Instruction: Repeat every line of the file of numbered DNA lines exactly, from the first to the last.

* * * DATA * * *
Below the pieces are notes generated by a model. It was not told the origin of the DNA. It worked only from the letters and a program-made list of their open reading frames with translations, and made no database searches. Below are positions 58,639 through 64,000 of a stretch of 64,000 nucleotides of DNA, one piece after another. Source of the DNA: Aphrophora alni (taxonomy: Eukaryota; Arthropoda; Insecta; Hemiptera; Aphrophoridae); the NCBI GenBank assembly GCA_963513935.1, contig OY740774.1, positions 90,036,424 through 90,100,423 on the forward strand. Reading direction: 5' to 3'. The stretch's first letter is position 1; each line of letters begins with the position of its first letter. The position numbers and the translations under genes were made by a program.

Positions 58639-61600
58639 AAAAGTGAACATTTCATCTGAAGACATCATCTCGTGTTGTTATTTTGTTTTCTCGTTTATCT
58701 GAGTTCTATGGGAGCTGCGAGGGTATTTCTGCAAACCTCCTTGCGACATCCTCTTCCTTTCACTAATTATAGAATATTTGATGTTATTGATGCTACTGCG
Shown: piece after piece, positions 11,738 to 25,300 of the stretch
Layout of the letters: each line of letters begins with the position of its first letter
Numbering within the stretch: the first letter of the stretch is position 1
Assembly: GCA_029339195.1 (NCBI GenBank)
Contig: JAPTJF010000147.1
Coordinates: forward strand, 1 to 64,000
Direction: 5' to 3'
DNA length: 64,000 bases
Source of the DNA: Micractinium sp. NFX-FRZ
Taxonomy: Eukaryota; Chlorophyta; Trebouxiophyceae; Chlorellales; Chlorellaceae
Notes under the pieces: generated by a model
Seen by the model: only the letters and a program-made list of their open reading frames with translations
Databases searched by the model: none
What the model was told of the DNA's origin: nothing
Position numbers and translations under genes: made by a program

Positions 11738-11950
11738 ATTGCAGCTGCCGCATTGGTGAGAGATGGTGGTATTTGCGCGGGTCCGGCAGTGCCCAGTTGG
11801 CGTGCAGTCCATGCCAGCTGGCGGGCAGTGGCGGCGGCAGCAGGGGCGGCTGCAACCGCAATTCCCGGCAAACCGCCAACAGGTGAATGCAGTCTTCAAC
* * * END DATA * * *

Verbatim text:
Below the pieces are notes generated by a model. It was not told the origin of the DNA. It worked only from the letters and a program-made list of their open reading frames with translations, and made no database searches. Below are positions 58,639 through 64,000 of a stretch of 64,000 nucleotides of DNA, one piece after another. Source of the DNA: Aphrophora alni (taxonomy: Eukaryota; Arthropoda; Insecta; Hemiptera; Aphrophoridae); the NCBI GenBank assembly GCA_963513935.1, contig OY740774.1, positions 90,036,424 through 90,100,423 on the forward strand. Reading direction: 5' to 3'. The stretch's first letter is position 1; each line of letters begins with the position of its first letter. The position numbers and the translations under genes were made by a program.

Positions 58639-61600
58639 AAAAGTGAACATTTCATCTGAAGACATCATCTCGTGTTGTTATTTTGTTTTCTCGTTTATCT
58701 GAGTTCTATGGGAGCTGCGAGGGTATTTCTGCAAACCTCCTTGCGACATCCTCTTCCTTTCACTAATTATAGAATATTTGATGTTATTGATGCTACTGCG
Shown: piece after piece, positions 11,738 to 25,300 of the stretch
Layout of the letters: each line of letters begins with the position of its first letter
Numbering within the stretch: the first letter of the stretch is position 1
Assembly: GCA_029339195.1 (NCBI GenBank)
Contig: JAPTJF010000147.1
Coordinates: forward strand, 1 to 64,000
Direction: 5' to 3'
DNA length: 64,000 bases
Source of the DNA: Micractinium sp. NFX-FRZ
Taxonomy: Eukaryota; Chlorophyta; Trebouxiophyceae; Chlorellales; Chlorellaceae
Notes under the pieces: generated by a model
Seen by the model: only the letters and a program-made list of their open reading frames with translations
Databases searched by the model: none
What the model was told of the DNA's origin: nothing
Position numbers and translations under genes: made by a program

Positions 11738-11950
11738 ATTGCAGCTGCCGCATTGGTGAGAGATGGTGGTATTTGCGCGGGTCCGGCAGTGCCCAGTTGG
11801 CGTGCAGTCCATGCCAGCTGGCGGGCAGTGGCGGCGGCAGCAGGGGCGGCTGCAACCGCAATTCCCGGCAAACCGCCAACAGGTGAATGCAGTCTTCAAC